# Getting Started¶

## Compiling `Akantu`

¶

`Akantu`

is a CMake project, so to configure it, you can either
follow the usual way:

```
> cd akantu
> mkdir build
> cd build
> ccmake ..
[ Set the options that you need ]
> make
> make install
```

All the `Akantu`

options are documented in Appendix app:package-dependencies.

## Writing a `main`

function¶

`Akantu`

first needs to be initialized. The memory management included in the
core library handles the correct allocation and de-allocation of vectors,
structures and/or objects. Moreover, in parallel computations, the
initialization procedure performs the communication setup. This is achieved by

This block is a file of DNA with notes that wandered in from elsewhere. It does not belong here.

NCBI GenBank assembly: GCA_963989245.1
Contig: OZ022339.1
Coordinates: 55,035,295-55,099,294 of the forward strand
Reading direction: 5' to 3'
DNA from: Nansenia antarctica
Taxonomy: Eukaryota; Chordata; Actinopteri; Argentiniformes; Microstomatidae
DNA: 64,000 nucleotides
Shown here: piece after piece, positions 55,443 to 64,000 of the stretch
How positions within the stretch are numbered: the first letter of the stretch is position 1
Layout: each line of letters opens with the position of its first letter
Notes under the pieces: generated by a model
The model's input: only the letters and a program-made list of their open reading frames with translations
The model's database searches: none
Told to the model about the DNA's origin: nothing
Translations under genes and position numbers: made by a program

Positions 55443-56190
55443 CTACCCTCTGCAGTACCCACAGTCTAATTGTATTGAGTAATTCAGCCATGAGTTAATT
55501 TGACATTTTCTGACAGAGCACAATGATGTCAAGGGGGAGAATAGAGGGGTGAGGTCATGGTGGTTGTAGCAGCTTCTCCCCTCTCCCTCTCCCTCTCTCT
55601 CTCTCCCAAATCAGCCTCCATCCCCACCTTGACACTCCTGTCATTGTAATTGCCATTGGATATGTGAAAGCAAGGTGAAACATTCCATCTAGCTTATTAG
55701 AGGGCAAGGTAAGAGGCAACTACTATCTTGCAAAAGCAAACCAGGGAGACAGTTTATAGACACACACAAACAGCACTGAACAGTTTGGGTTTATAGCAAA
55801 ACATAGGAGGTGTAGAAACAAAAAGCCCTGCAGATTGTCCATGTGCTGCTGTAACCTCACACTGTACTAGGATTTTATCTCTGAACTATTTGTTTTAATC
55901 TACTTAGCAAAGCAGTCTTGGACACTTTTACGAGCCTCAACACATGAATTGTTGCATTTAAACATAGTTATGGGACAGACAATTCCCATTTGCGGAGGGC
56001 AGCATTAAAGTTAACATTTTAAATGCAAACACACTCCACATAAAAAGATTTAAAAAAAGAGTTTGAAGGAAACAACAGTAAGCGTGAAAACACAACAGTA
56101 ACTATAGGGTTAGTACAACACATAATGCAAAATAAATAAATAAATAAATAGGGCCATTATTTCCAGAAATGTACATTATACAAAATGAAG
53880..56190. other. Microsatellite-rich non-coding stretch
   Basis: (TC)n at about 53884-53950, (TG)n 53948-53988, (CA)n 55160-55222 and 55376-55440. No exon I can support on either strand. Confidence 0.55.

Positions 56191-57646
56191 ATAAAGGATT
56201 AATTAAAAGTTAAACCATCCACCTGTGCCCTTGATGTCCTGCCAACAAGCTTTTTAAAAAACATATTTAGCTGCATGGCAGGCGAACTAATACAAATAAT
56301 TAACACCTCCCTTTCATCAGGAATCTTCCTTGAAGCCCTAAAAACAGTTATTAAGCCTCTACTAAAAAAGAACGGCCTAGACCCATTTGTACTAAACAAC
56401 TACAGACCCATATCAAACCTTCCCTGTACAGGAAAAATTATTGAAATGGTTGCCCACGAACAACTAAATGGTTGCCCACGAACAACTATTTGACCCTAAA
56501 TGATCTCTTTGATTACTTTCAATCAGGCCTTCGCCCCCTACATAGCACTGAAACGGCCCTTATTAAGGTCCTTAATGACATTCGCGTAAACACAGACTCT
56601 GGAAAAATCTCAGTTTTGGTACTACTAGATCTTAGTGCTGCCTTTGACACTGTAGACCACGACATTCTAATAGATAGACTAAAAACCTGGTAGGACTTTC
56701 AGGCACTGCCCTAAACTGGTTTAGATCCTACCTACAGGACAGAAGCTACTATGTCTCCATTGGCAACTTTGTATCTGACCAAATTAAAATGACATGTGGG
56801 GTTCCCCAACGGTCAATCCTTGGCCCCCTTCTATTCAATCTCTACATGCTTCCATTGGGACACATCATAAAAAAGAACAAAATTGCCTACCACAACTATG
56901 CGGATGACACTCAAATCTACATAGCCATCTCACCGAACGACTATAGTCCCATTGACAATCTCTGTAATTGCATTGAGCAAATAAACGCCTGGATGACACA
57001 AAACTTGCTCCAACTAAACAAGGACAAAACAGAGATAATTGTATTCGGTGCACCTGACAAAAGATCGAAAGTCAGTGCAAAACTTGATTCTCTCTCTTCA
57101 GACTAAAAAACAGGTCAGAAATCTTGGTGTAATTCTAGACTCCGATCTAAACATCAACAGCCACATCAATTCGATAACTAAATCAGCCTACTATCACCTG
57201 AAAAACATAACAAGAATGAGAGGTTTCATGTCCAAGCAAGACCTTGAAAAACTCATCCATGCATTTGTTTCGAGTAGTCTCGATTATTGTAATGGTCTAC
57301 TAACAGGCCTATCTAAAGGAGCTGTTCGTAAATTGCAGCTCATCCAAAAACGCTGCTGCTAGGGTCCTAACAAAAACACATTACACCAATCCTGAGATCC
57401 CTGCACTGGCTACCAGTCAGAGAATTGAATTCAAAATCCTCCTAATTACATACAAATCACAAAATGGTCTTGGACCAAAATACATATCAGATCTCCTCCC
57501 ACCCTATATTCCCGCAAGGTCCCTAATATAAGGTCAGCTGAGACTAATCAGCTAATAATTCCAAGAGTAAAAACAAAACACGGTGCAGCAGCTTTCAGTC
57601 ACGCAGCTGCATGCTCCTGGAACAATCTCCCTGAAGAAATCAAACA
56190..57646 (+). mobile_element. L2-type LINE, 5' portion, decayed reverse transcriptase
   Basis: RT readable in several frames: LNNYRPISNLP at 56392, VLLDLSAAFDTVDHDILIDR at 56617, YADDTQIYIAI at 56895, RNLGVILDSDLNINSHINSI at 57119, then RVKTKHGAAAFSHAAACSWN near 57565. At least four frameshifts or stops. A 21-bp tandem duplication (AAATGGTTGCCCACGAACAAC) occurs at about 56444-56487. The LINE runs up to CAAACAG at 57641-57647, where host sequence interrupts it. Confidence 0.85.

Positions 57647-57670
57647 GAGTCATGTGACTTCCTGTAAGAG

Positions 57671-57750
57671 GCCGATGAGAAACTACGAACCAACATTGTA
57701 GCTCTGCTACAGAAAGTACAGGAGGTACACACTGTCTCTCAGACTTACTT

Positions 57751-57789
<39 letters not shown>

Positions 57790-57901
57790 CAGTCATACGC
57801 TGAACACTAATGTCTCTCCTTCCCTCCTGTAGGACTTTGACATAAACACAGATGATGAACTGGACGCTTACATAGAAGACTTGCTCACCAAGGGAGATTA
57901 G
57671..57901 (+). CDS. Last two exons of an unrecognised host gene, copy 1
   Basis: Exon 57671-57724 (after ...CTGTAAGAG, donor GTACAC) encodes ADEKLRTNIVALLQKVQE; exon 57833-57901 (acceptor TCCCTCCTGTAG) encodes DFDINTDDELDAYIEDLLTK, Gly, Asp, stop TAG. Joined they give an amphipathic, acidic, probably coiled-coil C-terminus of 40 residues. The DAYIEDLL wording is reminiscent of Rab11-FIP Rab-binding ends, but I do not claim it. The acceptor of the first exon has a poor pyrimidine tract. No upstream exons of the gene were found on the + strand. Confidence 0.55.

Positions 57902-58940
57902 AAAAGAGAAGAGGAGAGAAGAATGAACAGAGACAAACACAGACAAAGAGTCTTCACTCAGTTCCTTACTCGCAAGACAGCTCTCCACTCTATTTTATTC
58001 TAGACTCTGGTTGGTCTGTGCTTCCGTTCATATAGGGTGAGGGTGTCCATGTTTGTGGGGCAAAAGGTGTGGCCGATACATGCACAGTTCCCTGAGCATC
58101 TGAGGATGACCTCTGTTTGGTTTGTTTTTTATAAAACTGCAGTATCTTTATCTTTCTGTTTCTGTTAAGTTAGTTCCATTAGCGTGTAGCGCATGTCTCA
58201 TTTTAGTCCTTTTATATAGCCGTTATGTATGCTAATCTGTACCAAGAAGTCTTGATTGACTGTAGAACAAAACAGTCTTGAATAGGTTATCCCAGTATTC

the function `initialize`

that is used as
follows:

```
#include "aka_common.hh"
#include "..."
using namespace akantu;
int main(int argc, char *argv[]) {
initialize("input_file.dat", argc, argv);
// your code ...
}
```

The `initialize`

function takes the text inpute
file and the program parameters which can be parsed by `Akantu`

in due form (see
sect:parser). Obviously it is necessary to include all files needed in main. In
this manual all provided code implies the usage of `akantu`

as
namespace.

## Creating and Loading a Mesh¶

In its current state, `Akantu`

supports three types of meshes: Gmsh, Abaqus and
Diana. Once a `akantu::Mesh`

object is created with a given spatial
dimension, it can be filled by reading a mesh input file. The method
`read`

of the class `Mesh`